Featured photo for Stanford-Stockton Visit

Stanford-Stockton Visit

It’s been a while since my last blog post, which I just realized could be worrisome for, oh, one or two readers considering that the last article was about how Leah and I were visiting the second most dangerous city in California. Don’t fear, though—we in fact escaped unscathed. In fact, our trip went so well that I wouldn’t have minded staying a little longer. Yes, even in Stockton.

We flew into San Jose on Friday, June 3rd, and after picking up our rental car—a surprisingly nice Nissan Versa that even seemed vaguely French to me because of its Renault Megane’s underpinnings—we stopped by Castro Street in Mountain View for lunch at a Vietnamese restaurant called Pho Hoa. I ate here for the first time in 1996 while still a student at Stanford. While its name stayed the same, its way of business had not as it seemed to have jumped into the 21st century Silicon Valley style. Its “innovations” included a “Just Enough” noodle bowl size, a kid’s menu, a professionally printed menu with photos for many pho options, and a trademarked slogan of “Health conscious choice.” The restaurant was still super clean, bright and airy like in the old days, but the clear increase in marketing gave Pho Hoa a different feel from what I remembered.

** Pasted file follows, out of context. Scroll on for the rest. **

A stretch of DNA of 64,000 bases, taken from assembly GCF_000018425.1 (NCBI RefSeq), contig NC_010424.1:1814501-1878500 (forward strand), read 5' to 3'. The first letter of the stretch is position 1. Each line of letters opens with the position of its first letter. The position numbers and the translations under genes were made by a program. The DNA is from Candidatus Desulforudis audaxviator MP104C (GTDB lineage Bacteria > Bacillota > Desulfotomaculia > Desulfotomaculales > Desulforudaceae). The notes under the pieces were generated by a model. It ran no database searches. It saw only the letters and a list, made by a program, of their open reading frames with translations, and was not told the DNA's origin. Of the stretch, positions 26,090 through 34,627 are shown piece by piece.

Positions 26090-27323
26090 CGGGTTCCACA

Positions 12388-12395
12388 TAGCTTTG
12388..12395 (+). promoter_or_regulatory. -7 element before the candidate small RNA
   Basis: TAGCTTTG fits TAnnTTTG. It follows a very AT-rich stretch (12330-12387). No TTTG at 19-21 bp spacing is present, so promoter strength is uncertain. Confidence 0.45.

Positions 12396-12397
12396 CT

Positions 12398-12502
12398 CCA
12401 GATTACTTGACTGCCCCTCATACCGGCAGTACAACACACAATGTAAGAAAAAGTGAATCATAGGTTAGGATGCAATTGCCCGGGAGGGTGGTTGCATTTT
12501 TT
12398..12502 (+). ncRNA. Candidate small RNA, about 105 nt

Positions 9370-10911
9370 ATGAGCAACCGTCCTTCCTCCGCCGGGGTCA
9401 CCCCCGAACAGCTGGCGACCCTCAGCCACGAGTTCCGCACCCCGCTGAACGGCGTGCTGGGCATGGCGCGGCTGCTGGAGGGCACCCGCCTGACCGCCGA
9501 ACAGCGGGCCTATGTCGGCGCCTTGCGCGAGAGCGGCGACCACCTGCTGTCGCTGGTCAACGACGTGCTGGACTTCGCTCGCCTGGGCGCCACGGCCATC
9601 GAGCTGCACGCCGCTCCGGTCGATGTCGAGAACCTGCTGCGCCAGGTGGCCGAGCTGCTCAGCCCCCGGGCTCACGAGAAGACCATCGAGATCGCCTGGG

“It’s kind of like with Chinese restaurants,” I explained to Leah. “If the service is good, it feels less authentic.”

Reminiscing aside, the reasons for visiting here was not only to fill our bellies that were left empty after flying on United—an airline that doesn’t even give you tiny packets of peanuts on domestic flights anymore—but also to power up with pho in an anticipated climbing showdown with Alyssa and Stacey at Planet Granite in Belmont.

Alyssa and Stacey are the same 5’4″ and 4’11” climber chick friends who gave my climbing muscles all they could handle 2.5 years ago, and since they have been climbing regularly like Super Woman whereas I have not, I fully expected to get worked again today (or “chicked” as they like to taunt me). Turns out I was right.